How to look at life beyond exams
One of the biggest challenges in the Curriculum for Excellence is how to recognise pupils' achievements beyond formal exam qualifications.
Today, a report commissioned by the Scottish Government offers some pointers on how to approach this complex task.
Edinburgh University's Centre for Educational Sociology found projects piloted across 12 authorities all delivered increased confidence, self- esteem and self-knowledge, and the development of core skills such as communication, team working and planning.
The evaluation report, by Cathy Howieson, Sheila Semple and Angela Jackson, found that fundamental to all approaches was helping learners go through a process of "reflection", leading to an "understanding of the achievement" rather than recognition in itself.
Schools need to draw on and work with the wider community, both to make the process manageable and to ensure inclusion of the full range of young people's achievements, said the report.
Recognising achievement should include three elements - understanding, explaining and proving, it said. But the latter element - proving achievement - raised particular concerns in practice.
"While formal certificates of achievement were being trialled in a number of projects at authority and school level, there was concern about whether the strength of evidence needed and the associated assessment might drive the whole process to the detriment of the learning and personal development of young people," said the report.
The concept of an electronic portfolio or store of a young person's record of achievement won greater support, however.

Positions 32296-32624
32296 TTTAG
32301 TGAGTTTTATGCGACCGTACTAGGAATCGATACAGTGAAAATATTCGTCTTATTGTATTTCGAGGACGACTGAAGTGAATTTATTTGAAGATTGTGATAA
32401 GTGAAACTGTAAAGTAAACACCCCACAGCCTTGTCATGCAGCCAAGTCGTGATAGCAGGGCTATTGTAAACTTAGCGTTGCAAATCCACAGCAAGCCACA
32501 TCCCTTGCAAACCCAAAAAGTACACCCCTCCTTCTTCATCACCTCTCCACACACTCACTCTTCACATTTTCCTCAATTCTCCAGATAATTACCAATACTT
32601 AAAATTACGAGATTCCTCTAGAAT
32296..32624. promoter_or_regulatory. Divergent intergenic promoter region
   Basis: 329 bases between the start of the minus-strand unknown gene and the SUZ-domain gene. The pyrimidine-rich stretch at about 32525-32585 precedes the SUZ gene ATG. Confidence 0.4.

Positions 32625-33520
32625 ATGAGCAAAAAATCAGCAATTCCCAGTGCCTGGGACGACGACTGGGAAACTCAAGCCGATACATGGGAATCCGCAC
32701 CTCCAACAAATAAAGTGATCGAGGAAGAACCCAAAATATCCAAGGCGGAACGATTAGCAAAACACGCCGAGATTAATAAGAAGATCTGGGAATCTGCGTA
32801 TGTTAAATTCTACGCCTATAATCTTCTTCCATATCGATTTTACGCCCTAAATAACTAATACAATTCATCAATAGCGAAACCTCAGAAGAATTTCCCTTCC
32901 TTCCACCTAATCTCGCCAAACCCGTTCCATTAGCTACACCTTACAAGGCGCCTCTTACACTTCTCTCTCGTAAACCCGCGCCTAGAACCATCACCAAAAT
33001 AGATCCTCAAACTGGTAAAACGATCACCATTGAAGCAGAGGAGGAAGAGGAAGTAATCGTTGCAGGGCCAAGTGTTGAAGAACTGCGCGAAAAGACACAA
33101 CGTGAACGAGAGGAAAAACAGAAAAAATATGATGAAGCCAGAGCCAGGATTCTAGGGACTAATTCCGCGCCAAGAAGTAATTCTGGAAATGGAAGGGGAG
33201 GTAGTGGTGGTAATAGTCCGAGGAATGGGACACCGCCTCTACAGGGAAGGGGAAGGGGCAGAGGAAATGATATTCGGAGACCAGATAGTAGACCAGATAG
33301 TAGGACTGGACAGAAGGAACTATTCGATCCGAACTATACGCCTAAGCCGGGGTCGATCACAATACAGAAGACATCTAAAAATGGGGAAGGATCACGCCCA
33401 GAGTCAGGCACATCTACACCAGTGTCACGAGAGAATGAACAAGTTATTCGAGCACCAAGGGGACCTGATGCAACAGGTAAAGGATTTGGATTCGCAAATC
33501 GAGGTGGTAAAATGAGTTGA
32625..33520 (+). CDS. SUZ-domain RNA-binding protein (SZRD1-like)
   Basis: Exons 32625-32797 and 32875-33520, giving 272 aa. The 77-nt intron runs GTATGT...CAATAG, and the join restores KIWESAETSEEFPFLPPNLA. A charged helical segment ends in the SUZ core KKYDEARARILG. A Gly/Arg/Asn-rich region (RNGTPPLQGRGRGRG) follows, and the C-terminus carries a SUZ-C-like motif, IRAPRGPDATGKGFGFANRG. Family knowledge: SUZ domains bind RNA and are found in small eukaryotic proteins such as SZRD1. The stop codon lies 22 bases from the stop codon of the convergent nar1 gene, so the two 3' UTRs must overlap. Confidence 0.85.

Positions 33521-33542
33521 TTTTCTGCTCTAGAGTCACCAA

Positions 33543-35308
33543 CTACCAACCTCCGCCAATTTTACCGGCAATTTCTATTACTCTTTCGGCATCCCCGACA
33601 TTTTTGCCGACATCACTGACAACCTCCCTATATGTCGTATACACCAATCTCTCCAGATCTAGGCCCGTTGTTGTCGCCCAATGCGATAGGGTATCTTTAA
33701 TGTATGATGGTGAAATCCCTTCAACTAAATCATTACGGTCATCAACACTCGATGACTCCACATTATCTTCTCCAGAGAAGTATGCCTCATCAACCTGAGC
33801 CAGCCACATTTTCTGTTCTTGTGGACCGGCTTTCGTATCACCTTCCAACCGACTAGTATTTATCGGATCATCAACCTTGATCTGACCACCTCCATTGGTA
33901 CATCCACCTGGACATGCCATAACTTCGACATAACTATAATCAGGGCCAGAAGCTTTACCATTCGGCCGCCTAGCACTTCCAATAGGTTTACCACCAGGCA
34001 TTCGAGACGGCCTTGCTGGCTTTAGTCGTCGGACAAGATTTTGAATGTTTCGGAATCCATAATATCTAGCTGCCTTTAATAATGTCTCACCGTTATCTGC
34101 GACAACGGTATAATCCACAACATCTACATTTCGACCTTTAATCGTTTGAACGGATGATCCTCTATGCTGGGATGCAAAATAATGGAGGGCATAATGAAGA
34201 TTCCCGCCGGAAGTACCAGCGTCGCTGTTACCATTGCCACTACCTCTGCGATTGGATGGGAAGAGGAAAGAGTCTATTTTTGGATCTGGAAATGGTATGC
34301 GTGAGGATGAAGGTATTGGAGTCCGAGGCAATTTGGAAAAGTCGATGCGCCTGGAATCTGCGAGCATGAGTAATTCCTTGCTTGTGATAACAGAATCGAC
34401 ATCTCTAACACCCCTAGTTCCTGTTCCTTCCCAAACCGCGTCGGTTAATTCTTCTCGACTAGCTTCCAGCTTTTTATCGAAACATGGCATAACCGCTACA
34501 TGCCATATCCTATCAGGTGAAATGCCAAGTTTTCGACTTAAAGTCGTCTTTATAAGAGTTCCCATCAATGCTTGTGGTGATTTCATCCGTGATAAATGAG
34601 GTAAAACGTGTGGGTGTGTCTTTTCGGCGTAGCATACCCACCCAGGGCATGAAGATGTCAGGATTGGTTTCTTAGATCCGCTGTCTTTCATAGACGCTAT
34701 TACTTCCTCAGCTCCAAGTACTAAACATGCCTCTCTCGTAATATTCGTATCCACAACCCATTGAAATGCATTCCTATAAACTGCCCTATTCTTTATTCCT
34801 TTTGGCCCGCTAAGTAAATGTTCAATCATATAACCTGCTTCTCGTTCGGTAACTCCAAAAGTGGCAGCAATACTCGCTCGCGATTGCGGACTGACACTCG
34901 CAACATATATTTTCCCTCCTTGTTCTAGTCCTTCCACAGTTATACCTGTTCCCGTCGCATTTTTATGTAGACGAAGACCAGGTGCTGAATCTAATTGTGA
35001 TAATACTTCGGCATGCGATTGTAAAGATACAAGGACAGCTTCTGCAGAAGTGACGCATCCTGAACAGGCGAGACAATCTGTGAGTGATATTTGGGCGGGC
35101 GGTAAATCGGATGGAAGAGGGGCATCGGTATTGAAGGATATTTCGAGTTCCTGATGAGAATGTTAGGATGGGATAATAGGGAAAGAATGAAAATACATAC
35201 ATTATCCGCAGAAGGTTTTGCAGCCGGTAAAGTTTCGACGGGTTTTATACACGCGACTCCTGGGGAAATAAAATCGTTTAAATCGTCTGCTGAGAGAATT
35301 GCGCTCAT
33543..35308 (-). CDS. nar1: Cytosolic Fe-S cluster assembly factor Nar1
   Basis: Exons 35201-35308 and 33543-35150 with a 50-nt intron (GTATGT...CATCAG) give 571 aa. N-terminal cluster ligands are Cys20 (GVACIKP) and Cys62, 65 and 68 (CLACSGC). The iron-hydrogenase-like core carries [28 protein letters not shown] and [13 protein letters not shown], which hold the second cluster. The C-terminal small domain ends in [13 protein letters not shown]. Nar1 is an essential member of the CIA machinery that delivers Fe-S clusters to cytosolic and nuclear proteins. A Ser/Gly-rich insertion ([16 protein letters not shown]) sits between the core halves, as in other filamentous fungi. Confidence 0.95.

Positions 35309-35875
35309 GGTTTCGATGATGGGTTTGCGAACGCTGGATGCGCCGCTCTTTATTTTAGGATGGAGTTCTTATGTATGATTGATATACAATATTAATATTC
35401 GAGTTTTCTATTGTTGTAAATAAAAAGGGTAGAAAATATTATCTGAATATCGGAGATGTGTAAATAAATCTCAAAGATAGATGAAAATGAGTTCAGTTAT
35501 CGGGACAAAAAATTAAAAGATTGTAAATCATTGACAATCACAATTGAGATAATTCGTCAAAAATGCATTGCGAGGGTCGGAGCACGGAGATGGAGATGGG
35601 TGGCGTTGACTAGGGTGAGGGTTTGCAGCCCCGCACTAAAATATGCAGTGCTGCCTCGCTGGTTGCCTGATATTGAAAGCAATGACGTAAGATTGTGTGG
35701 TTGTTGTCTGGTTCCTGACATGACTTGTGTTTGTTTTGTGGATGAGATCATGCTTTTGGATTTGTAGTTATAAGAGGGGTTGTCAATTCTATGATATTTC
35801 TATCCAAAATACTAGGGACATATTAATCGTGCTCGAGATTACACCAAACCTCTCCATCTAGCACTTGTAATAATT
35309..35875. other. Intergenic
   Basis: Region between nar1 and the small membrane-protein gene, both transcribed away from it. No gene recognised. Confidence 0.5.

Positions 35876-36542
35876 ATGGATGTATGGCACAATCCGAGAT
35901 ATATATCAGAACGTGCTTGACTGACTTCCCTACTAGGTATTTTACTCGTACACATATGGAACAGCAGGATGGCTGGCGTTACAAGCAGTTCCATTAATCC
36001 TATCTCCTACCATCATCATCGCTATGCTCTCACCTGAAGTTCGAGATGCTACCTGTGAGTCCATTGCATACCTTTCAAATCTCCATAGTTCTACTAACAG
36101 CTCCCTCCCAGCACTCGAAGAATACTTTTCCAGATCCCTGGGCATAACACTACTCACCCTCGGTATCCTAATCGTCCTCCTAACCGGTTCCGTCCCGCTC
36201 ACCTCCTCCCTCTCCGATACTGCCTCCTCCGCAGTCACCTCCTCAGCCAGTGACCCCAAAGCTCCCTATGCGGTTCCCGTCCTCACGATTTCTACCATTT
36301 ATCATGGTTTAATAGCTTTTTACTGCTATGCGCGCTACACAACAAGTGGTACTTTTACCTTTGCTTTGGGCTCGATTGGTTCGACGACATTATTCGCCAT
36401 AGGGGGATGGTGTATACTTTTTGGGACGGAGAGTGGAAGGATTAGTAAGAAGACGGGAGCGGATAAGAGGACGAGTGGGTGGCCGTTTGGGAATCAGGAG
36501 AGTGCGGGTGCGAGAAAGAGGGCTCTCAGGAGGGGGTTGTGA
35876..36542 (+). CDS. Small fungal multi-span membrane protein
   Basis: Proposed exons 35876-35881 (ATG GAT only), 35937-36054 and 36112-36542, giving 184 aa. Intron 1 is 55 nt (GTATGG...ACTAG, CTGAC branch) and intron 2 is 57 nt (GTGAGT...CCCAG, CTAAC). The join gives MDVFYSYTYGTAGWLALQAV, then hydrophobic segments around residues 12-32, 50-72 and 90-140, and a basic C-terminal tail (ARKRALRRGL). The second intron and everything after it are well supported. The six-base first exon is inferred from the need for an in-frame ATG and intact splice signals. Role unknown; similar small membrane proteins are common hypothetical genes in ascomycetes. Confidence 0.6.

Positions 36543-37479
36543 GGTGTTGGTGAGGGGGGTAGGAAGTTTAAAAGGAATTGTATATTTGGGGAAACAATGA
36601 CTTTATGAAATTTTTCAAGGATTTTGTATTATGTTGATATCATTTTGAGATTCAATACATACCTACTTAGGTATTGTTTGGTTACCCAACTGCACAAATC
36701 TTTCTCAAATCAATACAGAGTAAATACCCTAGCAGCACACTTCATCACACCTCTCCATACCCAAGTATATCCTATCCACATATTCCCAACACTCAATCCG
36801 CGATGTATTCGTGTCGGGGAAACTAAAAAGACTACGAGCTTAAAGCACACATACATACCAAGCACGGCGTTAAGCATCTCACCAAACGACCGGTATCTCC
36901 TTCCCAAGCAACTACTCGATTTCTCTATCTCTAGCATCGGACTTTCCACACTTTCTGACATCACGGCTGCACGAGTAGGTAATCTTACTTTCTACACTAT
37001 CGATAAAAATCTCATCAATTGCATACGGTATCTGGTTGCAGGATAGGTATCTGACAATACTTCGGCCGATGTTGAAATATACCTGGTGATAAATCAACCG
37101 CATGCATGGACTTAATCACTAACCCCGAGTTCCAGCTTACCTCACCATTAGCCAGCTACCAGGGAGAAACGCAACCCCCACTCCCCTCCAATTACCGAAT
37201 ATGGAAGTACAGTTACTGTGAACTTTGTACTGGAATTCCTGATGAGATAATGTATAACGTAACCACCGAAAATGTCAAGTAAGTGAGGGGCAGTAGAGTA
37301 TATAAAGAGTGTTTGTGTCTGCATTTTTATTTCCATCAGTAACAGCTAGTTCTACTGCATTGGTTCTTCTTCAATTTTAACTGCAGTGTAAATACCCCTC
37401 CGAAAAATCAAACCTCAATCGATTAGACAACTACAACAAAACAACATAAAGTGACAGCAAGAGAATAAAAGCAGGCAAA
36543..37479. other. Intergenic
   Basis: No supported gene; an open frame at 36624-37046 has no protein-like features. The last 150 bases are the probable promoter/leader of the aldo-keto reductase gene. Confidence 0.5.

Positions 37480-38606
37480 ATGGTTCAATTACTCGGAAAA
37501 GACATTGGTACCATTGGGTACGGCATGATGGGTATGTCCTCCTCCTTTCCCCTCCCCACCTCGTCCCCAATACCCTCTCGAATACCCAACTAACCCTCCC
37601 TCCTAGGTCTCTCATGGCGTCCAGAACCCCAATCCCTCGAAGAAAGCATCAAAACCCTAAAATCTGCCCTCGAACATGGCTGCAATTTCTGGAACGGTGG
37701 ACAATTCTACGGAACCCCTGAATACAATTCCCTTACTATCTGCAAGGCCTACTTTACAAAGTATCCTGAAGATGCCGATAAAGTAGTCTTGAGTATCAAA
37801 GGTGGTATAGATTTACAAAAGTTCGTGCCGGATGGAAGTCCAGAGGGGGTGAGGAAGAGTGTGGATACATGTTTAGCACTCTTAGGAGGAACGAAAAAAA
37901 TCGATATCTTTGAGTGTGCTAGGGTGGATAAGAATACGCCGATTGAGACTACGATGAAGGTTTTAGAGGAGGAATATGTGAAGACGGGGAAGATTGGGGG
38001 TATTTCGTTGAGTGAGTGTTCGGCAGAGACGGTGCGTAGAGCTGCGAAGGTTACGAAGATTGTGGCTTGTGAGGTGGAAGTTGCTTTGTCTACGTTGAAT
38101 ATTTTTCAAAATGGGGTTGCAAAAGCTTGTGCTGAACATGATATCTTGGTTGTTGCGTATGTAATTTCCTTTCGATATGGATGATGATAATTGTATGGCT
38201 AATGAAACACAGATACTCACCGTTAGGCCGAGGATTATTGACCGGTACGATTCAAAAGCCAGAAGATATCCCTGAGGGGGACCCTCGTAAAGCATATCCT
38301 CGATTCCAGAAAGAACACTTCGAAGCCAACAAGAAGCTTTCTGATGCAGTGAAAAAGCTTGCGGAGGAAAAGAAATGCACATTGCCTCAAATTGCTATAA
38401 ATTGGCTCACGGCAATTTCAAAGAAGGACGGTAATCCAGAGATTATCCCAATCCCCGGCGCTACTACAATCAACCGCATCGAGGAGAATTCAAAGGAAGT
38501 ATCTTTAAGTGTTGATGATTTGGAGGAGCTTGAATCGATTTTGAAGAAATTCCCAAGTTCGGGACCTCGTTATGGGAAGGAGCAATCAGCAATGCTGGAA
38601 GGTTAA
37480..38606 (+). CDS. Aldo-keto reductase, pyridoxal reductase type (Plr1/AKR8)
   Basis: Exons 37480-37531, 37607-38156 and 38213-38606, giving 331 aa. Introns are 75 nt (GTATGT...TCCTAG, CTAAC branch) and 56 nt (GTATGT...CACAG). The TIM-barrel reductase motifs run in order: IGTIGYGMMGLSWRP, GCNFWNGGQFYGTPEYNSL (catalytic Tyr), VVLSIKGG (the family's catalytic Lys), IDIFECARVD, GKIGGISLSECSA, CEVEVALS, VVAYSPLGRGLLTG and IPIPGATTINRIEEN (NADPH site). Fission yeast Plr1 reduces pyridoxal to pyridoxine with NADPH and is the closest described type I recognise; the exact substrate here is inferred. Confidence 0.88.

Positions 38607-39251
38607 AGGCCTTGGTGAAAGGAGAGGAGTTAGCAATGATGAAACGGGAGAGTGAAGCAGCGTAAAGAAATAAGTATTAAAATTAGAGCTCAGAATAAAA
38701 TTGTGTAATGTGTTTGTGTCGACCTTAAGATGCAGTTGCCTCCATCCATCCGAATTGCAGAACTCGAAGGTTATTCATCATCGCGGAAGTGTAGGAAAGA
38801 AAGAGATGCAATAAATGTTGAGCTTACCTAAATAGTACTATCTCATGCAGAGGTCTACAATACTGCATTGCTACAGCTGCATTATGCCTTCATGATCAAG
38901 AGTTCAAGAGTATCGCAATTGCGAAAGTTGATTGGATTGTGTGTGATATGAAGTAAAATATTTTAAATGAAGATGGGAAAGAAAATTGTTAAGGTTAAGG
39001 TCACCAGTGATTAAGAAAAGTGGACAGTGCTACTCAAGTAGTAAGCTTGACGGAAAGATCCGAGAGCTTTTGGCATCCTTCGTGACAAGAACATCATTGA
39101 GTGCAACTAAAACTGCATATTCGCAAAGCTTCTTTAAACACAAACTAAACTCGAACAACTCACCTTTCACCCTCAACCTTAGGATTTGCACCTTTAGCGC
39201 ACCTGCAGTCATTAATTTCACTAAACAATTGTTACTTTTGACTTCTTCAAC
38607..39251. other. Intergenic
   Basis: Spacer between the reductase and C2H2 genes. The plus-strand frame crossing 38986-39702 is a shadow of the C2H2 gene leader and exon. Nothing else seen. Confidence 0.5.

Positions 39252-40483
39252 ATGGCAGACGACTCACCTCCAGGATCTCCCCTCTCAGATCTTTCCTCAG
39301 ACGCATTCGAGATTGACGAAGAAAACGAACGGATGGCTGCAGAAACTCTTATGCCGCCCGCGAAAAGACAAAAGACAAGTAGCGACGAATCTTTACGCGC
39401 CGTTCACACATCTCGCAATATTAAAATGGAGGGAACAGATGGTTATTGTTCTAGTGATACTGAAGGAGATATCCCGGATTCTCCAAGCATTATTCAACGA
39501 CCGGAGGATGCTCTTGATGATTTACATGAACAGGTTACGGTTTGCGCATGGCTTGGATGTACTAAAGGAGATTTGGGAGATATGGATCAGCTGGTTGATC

This was certainly the case in East Ayrshire, where Doon Academy and Kilmarnock College worked in partnership to develop a leadership academy for vulnerable S3 pupils.
Lorraine Facchini, Curriculum for Excellence co-ordinator for the council, said the original plan had been to gain SCQF (Scottish Credit and Qualifications Framework) rating for the leadership academy, which sought to enhance the youngsters' "softer" skills over five days. But both employers and pupils said that formal recognition was not important to them, so they did not pursue that goal.
"As the project progressed, the children were not worried whether they got an SCQF rating - they were more concerned that the staff were involved and actually just gave them the regular feedback," she said.
East Ayrshire is developing an e-portfolio of pupils' achievements from P5 onwards, she added.
On the other side of the country, Perth Academy ran a project for S1-2 pupils to find ways of recording their wider achievements - anything from music and sport to one girl finding the courage to do a reading in church.
One of the most important elements was helping pupils to articulate to other people what their achievements meant, said the school.
Tom Ross, depute head of Perth Academy, said that secondary pupils, particularly younger ones, tended to be embarrassed to talk about personal achievements. Even at school assemblies celebrating success, pupils would plead not to be made to come out to the front to collect a certificate, he said.
This project, however, which is being extended to other years, was helping to give them that vocabulary.
"Employers are still keen on formal qualifications," said Mr Ross, "but they definitely said they preferred candidates who were able to talk with confidence about themselves."